The Everest Base Camp would be great of course and it is absolutely doable. But we neither have proper mountain shoes, nor do we even have a rucksack. Buying a rucksack is very easy and cheap in Nepal, but buying new shoes just makes no sense. You definitely don’t want to spend the first 100 km in your new trekking boots walking to Mount Everest Base Camp. We think back and forth and while we are now heading towards Pokhara we consider doing some easy trekking around this little town next to a lake. Also we realize that there is actually a border crossing from Sikkim (India) to Tibet. With this in mind we slowly move into the mountains towards Pokhara.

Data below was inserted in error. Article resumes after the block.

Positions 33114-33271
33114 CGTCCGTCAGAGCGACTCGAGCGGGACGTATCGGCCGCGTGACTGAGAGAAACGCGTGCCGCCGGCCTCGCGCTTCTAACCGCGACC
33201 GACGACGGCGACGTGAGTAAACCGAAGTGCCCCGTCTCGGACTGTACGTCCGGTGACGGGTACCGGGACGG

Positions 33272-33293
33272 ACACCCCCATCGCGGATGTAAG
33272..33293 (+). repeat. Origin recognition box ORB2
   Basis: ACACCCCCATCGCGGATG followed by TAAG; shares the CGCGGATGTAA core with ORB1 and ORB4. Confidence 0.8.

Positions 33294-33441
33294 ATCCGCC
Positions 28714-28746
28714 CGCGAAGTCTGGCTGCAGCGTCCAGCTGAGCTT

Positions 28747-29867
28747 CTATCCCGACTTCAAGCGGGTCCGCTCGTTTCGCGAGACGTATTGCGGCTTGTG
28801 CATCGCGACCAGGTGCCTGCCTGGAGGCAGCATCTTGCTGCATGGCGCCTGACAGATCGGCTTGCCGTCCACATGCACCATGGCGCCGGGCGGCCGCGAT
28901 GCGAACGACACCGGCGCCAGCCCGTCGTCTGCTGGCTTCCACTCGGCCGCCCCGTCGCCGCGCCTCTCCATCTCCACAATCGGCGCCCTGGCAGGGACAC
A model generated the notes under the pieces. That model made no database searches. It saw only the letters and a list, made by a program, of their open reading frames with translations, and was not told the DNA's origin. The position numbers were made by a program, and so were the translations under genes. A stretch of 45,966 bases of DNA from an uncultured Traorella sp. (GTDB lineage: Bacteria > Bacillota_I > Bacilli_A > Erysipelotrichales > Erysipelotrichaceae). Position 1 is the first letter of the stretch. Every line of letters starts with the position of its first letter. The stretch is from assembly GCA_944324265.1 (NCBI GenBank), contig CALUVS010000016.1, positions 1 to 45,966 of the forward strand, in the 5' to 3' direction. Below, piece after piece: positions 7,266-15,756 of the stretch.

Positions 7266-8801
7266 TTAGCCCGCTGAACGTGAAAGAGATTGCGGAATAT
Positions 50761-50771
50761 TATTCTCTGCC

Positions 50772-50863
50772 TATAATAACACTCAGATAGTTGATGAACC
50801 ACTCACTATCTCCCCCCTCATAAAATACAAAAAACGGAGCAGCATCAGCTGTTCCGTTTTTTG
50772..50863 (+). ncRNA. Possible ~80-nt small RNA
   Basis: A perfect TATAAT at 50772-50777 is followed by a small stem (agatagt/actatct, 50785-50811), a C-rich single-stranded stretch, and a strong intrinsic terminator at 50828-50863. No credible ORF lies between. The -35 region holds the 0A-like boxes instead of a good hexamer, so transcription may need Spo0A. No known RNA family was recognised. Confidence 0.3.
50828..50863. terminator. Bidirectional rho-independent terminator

Just two days before we arrive in Pokhara we meet Max from Austria. He is a pretty experienced traveler, who is currently on just another cycling trip. This time he started in Japan, then went to Russia, where most of his stuff got stolen. He continued all the way from Russia through Kazakhstan to Bishkek and finally – like us – took the plane to Delhi. I soon wonder, what got stolen from him, since his bicycle seems still pretty overloaded. He has a bag on his steering bar, two front panniers, two rear panniers. So far so good, but he also has a trailer attached to his rear wheel and as if that wasn’t enough a rucksack on his back. He carries still more than 100 kg. He explains that he started with more than 200 kg. I’ll tell you why: This guy just decided that it would be great to do some canoeing on Lake Baikal in Russia. So he just put a whole foldable canoe on his trailer. And since climbing is also a lot of fun, he also carries his complete climbing and hiking gear. Seems like someone had difficulties to sort out some priorities, but honestly I am impressed. And actually he got most of his stolen stuff back, but several parts were damaged. The thieves apparently had no idea what to do with a foldable canoe and an omnifuel camping burner and just threw it away, after they tried to „open“ it with a knife. Max found them and sent most off it back to Austria.